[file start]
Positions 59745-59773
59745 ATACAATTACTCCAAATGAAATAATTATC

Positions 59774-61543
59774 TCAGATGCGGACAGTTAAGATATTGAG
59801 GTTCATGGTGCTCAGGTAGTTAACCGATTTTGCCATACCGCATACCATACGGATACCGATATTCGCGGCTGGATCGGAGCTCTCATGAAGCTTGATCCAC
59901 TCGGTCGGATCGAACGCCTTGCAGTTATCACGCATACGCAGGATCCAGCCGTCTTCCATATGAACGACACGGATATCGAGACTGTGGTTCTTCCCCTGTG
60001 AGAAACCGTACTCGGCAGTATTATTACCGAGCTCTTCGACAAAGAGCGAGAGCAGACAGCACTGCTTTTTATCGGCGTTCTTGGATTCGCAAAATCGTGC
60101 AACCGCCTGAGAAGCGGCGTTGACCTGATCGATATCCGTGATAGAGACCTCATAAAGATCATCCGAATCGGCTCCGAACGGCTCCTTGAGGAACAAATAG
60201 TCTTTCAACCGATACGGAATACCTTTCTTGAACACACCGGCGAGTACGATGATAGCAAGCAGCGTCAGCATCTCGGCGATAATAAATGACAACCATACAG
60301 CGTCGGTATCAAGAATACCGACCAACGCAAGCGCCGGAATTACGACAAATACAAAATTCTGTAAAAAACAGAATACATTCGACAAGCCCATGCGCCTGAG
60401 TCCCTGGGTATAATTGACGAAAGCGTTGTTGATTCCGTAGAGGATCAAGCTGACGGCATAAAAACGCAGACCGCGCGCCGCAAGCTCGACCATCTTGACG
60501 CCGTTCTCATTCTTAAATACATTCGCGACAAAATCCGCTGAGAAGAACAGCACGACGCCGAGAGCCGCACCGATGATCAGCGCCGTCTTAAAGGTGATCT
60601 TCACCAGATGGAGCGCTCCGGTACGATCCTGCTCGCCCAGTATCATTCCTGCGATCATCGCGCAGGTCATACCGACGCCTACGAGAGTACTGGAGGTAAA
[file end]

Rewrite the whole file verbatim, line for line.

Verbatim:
Positions 59745-59773
59745 ATACAATTACTCCAAATGAAATAATTATC

Positions 59774-61543
59774 TCAGATGCGGACAGTTAAGATATTGAG
59801 GTTCATGGTGCTCAGGTAGTTAACCGATTTTGCCATACCGCATACCATACGGATACCGATATTCGCGGCTGGATCGGAGCTCTCATGAAGCTTGATCCAC
59901 TCGGTCGGATCGAACGCCTTGCAGTTATCACGCATACGCAGGATCCAGCCGTCTTCCATATGAACGACACGGATATCGAGACTGTGGTTCTTCCCCTGTG
60001 AGAAACCGTACTCGGCAGTATTATTACCGAGCTCTTCGACAAAGAGCGAGAGCAGACAGCACTGCTTTTTATCGGCGTTCTTGGATTCGCAAAATCGTGC
60101 AACCGCCTGAGAAGCGGCGTTGACCTGATCGATATCCGTGATAGAGACCTCATAAAGATCATCCGAATCGGCTCCGAACGGCTCCTTGAGGAACAAATAG
60201 TCTTTCAACCGATACGGAATACCTTTCTTGAACACACCGGCGAGTACGATGATAGCAAGCAGCGTCAGCATCTCGGCGATAATAAATGACAACCATACAG
60301 CGTCGGTATCAAGAATACCGACCAACGCAAGCGCCGGAATTACGACAAATACAAAATTCTGTAAAAAACAGAATACATTCGACAAGCCCATGCGCCTGAG
60401 TCCCTGGGTATAATTGACGAAAGCGTTGTTGATTCCGTAGAGGATCAAGCTGACGGCATAAAAACGCAGACCGCGCGCCGCAAGCTCGACCATCTTGACG
60501 CCGTTCTCATTCTTAAATACATTCGCGACAAAATCCGCTGAGAAGAACAGCACGACGCCGAGAGCCGCACCGATGATCAGCGCCGTCTTAAAGGTGATCT
60601 TCACCAGATGGAGCGCTCCGGTACGATCCTGCTCGCCCAGTATCATTCCTGCGATCATCGCGCAGGTCATACCGACGCCTACGAGAGTACTGGAGGTAAA